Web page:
The Dec. 1 front-page article “As deer encroach on suburbs, views on kills shift” made the point that people are getting tired of problems with deer. But this does not mean that sharpshooting is an effective way to deal with these problems. Both Maryland and Virginia have been killing deer for years — including in suburban areas. Yet the problem of deer overcrowding seems to be getting worse. Isn’t it time to try something else?
Contraception has worked to reduce deer populations in Fire Island, N.Y., Fripp Island, S.C., and at the National Institute of Standards and Technology in Gaithersburg. It has reduced populations of horses on Assateague Island, bison in California and elephants in Africa. Other communities, such as Bald Head, N.C., and Hastings-on-Hudson, N.Y., have recently turned to this nonviolent method.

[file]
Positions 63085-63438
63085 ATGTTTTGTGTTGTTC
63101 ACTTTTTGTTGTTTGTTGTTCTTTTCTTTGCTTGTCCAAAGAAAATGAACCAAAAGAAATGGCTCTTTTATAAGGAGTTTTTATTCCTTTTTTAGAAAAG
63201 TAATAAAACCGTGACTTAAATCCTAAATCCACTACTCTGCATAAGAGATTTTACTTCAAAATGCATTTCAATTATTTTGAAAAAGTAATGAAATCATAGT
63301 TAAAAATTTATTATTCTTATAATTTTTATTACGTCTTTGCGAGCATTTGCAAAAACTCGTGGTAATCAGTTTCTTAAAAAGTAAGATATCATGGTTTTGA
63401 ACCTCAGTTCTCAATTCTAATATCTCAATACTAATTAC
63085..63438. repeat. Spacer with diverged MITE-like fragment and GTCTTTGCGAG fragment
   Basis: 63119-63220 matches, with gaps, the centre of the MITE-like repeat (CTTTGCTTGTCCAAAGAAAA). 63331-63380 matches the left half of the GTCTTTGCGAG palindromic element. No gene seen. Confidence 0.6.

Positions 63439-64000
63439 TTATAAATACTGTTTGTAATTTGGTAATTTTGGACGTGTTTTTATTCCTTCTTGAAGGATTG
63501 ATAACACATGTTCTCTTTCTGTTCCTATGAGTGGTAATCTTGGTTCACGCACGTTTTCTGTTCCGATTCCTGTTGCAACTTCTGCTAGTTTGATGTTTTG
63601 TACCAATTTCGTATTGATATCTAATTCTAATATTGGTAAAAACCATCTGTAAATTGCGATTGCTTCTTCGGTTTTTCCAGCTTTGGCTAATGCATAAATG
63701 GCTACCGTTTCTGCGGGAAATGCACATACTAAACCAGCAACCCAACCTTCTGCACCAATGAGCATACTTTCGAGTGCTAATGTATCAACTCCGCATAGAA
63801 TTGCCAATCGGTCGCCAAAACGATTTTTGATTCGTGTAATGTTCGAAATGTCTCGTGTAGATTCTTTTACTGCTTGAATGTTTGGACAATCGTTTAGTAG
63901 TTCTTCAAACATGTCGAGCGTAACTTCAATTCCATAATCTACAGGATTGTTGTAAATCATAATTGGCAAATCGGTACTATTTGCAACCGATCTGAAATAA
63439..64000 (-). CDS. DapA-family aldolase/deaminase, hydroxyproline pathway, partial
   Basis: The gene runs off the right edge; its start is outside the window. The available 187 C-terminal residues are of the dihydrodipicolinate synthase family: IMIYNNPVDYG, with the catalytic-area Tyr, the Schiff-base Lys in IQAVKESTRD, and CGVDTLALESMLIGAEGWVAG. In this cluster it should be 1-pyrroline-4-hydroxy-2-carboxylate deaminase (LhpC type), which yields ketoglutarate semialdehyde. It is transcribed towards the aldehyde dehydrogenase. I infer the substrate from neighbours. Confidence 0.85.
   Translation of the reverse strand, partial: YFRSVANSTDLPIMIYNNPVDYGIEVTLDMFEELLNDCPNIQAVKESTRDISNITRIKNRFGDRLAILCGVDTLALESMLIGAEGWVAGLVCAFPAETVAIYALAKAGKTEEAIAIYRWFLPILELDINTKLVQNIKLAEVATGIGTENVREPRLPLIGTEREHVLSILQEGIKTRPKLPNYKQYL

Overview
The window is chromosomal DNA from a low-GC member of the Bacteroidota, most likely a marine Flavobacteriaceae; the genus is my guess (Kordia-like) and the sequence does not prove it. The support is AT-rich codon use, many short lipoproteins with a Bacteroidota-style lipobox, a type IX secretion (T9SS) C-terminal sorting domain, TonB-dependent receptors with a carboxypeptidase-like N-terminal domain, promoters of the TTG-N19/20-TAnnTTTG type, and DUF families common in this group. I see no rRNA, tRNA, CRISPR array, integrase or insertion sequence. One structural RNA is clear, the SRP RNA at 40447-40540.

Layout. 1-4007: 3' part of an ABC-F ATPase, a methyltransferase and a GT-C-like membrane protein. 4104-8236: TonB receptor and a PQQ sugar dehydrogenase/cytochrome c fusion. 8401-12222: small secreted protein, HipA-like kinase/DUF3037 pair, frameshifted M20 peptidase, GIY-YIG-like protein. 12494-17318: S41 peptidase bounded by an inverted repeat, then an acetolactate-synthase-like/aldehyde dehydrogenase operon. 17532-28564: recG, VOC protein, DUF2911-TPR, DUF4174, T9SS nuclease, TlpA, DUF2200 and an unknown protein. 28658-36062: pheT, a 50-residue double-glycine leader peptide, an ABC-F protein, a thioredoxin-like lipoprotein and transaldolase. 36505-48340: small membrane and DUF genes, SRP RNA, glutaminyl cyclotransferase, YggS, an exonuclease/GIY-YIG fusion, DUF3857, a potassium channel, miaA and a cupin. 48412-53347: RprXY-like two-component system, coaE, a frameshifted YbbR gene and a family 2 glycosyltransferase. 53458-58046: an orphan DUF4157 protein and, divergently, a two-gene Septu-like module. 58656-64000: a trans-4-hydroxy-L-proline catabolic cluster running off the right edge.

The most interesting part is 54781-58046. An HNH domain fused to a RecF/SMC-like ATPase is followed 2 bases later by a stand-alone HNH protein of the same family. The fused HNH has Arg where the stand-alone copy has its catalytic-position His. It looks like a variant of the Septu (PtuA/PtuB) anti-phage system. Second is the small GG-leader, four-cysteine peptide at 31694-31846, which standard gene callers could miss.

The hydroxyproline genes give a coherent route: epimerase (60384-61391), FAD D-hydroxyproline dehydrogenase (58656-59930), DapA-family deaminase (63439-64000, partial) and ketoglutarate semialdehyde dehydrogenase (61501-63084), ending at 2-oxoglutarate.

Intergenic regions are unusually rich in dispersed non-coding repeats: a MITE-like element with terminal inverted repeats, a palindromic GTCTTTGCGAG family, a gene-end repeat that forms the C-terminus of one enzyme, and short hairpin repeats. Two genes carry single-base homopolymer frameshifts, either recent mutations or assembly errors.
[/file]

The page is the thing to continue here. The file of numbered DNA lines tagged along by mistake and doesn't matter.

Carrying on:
The nation’s capital should be leading the trend away from violence, not promoting it as the universal solution to wildlife problems.
In the meantime, the National Park Service could promote solutions to human-deer conflicts such as vehicle collisions.
Anne Barton, Washington
The writer is a plaintiff in a lawsuit seeking to stop the National Park Service from killing deer in Rock Creek Park.